MICHAEL CRICK: Glimmers of hope… but Labour is still so far from power
How things have changed at Labour conference. After years in which they stayed away in despair, suddenly figures from the Blairite wing of the party have been popping up all over Brighton this week.
Among them, I spotted Peter Mandelson, the great architect of New Labour who has, Mi hanno detto, been quietly advising the party’s leader Sir Keir Starmer dietro le quinte.
Complessivamente, the centrists can’t hide their satisfaction – and relief.
Whisper it quietly, but it’s been a good week for Starmer. As the Labour leader tucks into his breakfast this morning – revealed by one political hack recently to be ‘fish and cheese’ – he can look back with some satisfaction.
Oggi, he will deliver his keynote speech to conference, and the country will be watching him as never before.
He may fall flat on his face, rise to any heckles – or, as Theresa May was, even be handed a P45.
But following the morass of the years under Jeremy Corbyn – which saw the party sink to its lowest share of the vote since 1935 – Labour is returning to its senses.
So what exactly has Starmer done?
Following the morass of the years under Jeremy Corbyn (nella foto) – which saw the party sink to its lowest share of the vote since 1935 – Labour is returning to its senses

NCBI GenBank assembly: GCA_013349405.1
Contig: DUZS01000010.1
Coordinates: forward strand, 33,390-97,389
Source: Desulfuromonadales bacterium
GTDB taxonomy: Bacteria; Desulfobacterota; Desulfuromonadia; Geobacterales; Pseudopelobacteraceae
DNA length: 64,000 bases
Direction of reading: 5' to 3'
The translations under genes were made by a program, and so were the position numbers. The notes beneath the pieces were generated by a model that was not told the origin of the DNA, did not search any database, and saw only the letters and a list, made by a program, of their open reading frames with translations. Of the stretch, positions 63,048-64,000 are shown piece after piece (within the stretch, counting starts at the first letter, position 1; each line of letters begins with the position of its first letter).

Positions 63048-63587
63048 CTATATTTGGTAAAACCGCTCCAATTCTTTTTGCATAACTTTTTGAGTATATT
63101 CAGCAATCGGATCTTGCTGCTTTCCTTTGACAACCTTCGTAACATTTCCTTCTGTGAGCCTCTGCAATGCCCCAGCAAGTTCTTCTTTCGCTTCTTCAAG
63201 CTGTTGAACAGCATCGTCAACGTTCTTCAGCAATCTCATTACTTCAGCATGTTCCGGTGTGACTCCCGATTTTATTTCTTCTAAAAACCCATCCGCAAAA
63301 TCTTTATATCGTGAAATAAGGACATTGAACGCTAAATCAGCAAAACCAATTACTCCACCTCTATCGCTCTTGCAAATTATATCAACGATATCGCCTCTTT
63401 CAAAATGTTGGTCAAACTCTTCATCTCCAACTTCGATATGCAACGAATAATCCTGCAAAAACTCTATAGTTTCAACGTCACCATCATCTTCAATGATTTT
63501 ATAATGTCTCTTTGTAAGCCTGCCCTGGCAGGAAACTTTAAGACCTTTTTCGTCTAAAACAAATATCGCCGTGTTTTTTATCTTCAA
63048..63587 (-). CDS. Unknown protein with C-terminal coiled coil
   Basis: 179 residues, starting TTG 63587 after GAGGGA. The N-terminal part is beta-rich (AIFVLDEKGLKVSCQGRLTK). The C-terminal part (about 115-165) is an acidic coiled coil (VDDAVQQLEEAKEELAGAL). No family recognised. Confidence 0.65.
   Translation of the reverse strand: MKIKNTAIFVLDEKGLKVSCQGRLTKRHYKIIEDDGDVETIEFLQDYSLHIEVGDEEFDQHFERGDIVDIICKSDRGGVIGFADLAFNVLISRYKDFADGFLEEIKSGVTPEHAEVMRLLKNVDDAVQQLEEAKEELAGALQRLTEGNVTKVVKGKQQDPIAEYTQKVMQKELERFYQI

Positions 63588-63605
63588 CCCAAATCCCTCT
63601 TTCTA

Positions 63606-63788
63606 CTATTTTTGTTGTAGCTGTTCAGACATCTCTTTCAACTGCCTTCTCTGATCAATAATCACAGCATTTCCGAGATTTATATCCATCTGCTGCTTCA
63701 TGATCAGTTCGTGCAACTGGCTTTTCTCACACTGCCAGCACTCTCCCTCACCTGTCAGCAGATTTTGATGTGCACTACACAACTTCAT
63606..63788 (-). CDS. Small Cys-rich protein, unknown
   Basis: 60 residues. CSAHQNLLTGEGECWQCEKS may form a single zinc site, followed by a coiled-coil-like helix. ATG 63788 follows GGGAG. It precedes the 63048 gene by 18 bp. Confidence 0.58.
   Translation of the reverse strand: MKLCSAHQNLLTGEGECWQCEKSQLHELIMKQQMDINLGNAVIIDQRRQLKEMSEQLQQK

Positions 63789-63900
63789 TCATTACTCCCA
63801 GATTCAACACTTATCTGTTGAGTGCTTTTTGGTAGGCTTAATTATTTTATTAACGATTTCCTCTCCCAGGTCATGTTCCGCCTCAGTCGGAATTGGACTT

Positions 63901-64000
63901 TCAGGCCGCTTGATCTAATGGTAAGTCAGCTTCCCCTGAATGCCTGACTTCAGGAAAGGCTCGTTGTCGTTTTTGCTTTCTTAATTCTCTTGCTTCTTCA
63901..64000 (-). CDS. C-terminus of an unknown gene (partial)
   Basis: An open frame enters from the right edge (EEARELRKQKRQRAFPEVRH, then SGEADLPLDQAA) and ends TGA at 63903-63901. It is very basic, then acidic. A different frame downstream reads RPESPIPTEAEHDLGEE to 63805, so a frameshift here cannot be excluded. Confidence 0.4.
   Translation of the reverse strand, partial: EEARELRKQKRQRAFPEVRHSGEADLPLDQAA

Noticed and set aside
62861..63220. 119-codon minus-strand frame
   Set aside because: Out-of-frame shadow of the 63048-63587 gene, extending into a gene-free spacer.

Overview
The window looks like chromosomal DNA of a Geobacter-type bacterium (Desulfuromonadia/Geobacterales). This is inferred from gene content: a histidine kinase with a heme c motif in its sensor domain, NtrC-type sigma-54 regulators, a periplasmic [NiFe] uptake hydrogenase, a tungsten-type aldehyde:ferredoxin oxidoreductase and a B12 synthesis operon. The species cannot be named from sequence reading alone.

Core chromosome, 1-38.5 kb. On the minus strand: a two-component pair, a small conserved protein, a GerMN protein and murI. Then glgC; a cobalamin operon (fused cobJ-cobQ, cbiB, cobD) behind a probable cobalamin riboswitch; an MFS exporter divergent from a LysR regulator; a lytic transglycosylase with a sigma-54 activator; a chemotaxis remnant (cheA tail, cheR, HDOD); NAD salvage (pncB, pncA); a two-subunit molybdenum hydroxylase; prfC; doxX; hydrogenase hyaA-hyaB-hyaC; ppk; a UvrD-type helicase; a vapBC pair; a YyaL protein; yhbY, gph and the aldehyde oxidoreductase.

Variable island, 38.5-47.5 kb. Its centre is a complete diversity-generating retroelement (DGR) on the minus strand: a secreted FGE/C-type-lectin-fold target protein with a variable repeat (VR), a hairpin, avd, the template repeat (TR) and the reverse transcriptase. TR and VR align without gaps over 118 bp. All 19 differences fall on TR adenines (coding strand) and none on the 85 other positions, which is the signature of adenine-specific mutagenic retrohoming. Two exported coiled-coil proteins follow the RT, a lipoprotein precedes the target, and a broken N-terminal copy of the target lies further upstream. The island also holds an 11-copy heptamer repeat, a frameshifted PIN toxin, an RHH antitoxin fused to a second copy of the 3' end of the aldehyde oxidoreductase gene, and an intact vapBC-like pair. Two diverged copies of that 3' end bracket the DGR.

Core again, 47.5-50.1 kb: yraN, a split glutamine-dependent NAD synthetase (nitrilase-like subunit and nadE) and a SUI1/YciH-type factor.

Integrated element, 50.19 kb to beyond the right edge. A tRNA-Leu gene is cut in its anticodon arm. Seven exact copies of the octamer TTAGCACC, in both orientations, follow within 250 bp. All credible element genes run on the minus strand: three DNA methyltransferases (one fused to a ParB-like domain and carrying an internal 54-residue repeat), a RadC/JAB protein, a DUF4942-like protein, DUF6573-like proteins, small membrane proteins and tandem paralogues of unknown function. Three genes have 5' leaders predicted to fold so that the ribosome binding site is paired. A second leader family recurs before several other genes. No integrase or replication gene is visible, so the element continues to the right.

Primo, he has brought about various rule changes that will make it harder, if not impossible, for a Left-winger such as Corbyn ever to become party leader again.
These changes may seem obscure – but they have profound political consequences. In poche parole, any future Labour leader will need the support of at least 20 per cent of the party’s MPs. On current showing, this would mean about 40 Labour MPs will have to back the next leader – and there is no chance of that kind of number voting for another Corbyn.
Second, Starmer has adopted tough new rules to tackle anti-Semitism, which should encourage many disillusioned Jewish people to rejoin the party.
Third, perhaps most crucially, he has been helped by the fact that trade unionists have kept a comparatively low profile at conference this year.
Len McCluskey, whose new memoirs – on sale here in Brighton – show that he more or less ran the party under the leadership of his close friend Jeremy Corbyn, has retired as the boss of Unite.
His successor Sharon Graham deliberately stayed away from conference this year to concentrate on Unite’s industrial work.
Anything that distances Labour from hard-Left unions is good for Starmer: it keeps swing-voter taxpayers on board.
Sir Keir Starmer (nella foto) has adopted tough new rules to tackle anti-Semitism, which should encourage many disillusioned Jewish people to rejoin the party
Even the sudden resignation of Andy McDonald from the shadow cabinet on Monday night can be chalked up as a win. McDonald was the last Corbynista in Starmer’s top team.
As he flounced out of the shadow cabinet complaining about the ‘s***show’ under Starmer and insisting the party is more divided than ever, the leader probably thought he was well shot of him.
McDonald had wanted to see the minimum wage hiked from £8.91 to £15 – even Jeremy Corbyn only wanted £10!